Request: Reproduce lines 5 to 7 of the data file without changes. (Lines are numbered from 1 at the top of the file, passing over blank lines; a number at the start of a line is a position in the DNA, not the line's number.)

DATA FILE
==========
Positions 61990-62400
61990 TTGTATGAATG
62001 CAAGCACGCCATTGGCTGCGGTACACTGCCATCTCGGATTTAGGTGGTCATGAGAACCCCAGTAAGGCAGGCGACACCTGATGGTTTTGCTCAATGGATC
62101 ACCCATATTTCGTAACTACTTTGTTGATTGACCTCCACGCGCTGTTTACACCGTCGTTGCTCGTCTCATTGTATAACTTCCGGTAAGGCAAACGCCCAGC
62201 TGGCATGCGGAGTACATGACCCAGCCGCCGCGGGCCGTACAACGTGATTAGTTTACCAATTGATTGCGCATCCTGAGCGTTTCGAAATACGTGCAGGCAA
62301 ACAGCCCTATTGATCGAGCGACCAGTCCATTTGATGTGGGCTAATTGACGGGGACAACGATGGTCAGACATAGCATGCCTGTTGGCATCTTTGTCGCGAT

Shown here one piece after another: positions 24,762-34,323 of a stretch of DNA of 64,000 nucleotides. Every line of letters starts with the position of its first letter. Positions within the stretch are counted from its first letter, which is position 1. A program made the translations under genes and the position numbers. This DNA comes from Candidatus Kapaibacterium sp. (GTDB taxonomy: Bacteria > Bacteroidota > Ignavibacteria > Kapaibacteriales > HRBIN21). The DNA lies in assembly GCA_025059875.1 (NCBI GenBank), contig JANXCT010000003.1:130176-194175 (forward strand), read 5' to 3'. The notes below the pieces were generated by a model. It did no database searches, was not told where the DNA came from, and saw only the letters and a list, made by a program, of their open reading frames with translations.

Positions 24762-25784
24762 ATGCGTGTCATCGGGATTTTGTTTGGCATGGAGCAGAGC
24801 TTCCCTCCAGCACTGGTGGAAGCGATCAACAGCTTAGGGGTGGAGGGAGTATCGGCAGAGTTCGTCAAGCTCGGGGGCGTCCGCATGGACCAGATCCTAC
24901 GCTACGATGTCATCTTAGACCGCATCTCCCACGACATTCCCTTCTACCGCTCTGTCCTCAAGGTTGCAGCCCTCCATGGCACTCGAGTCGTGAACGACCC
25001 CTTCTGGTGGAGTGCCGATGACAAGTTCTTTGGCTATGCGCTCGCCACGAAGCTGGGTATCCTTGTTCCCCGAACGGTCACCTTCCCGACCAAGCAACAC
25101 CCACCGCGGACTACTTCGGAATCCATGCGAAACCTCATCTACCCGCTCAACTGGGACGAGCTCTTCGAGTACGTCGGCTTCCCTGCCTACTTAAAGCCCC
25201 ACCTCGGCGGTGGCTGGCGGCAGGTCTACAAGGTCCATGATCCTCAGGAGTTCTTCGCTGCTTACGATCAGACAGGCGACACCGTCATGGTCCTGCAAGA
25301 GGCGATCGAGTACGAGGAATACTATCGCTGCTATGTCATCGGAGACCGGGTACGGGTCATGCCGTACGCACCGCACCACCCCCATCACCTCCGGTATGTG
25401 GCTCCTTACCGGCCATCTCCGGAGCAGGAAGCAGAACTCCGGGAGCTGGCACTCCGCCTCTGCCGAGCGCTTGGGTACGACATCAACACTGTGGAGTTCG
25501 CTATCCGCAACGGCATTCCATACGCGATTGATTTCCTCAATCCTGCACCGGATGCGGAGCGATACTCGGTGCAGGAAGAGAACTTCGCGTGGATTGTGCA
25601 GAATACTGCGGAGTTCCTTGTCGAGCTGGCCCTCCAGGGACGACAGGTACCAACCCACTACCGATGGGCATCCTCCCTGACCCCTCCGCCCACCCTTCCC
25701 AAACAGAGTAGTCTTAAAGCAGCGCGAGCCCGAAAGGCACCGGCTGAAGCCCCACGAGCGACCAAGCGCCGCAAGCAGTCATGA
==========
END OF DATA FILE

62201 TGGCATGCGGAGTACATGACCCAGCCGCCGCGGGCCGTACAACGTGATTAGTTTACCAATTGATTGCGCATCCTGAGCGTTTCGAAATACGTGCAGGCAA
62301 ACAGCCCTATTGATCGAGCGACCAGTCCATTTGATGTGGGCTAATTGACGGGGACAACGATGGTCAGACATAGCATGCCTGTTGGCATCTTTGTCGCGAT

Shown here one piece after another: positions 24,762-34,323 of a stretch of DNA of 64,000 nucleotides. Every line of letters starts with the position of its first letter. Positions within the stretch are counted from its first letter, which is position 1. A program made the translations under genes and the position numbers. This DNA comes from Candidatus Kapaibacterium sp. (GTDB taxonomy: Bacteria > Bacteroidota > Ignavibacteria > Kapaibacteriales > HRBIN21). The DNA lies in assembly GCA_025059875.1 (NCBI GenBank), contig JANXCT010000003.1:130176-194175 (forward strand), read 5' to 3'. The notes below the pieces were generated by a model. It did no database searches, was not told where the DNA came from, and saw only the letters and a list, made by a program, of their open reading frames with translations.